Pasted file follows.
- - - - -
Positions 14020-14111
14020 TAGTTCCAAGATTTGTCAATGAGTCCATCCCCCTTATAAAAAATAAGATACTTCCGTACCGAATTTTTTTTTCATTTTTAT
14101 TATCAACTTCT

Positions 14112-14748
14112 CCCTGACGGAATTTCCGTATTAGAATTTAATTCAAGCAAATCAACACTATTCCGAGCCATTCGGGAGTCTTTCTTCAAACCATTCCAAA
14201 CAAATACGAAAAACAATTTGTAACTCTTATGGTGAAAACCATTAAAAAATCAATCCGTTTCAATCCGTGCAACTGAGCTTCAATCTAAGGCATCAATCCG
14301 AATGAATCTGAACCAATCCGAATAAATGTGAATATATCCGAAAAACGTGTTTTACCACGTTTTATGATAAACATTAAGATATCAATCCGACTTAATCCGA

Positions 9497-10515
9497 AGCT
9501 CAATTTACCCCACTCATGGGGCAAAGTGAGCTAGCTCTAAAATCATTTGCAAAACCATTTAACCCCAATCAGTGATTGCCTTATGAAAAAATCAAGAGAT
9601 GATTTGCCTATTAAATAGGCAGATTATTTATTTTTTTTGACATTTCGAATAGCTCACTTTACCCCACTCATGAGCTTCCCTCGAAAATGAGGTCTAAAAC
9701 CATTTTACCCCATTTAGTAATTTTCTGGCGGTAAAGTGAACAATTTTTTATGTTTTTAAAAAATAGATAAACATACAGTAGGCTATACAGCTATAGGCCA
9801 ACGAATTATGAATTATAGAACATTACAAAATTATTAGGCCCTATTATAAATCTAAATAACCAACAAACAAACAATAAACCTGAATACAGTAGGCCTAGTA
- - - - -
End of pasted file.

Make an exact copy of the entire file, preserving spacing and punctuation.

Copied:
Positions 14020-14111
14020 TAGTTCCAAGATTTGTCAATGAGTCCATCCCCCTTATAAAAAATAAGATACTTCCGTACCGAATTTTTTTTTCATTTTTAT
14101 TATCAACTTCT

Positions 14112-14748
14112 CCCTGACGGAATTTCCGTATTAGAATTTAATTCAAGCAAATCAACACTATTCCGAGCCATTCGGGAGTCTTTCTTCAAACCATTCCAAA
14201 CAAATACGAAAAACAATTTGTAACTCTTATGGTGAAAACCATTAAAAAATCAATCCGTTTCAATCCGTGCAACTGAGCTTCAATCTAAGGCATCAATCCG
14301 AATGAATCTGAACCAATCCGAATAAATGTGAATATATCCGAAAAACGTGTTTTACCACGTTTTATGATAAACATTAAGATATCAATCCGACTTAATCCGA

Positions 9497-10515
9497 AGCT
9501 CAATTTACCCCACTCATGGGGCAAAGTGAGCTAGCTCTAAAATCATTTGCAAAACCATTTAACCCCAATCAGTGATTGCCTTATGAAAAAATCAAGAGAT
9601 GATTTGCCTATTAAATAGGCAGATTATTTATTTTTTTTGACATTTCGAATAGCTCACTTTACCCCACTCATGAGCTTCCCTCGAAAATGAGGTCTAAAAC
9701 CATTTTACCCCATTTAGTAATTTTCTGGCGGTAAAGTGAACAATTTTTTATGTTTTTAAAAAATAGATAAACATACAGTAGGCTATACAGCTATAGGCCA
9801 ACGAATTATGAATTATAGAACATTACAAAATTATTAGGCCCTATTATAAATCTAAATAACCAACAAACAAACAATAAACCTGAATACAGTAGGCCTAGTA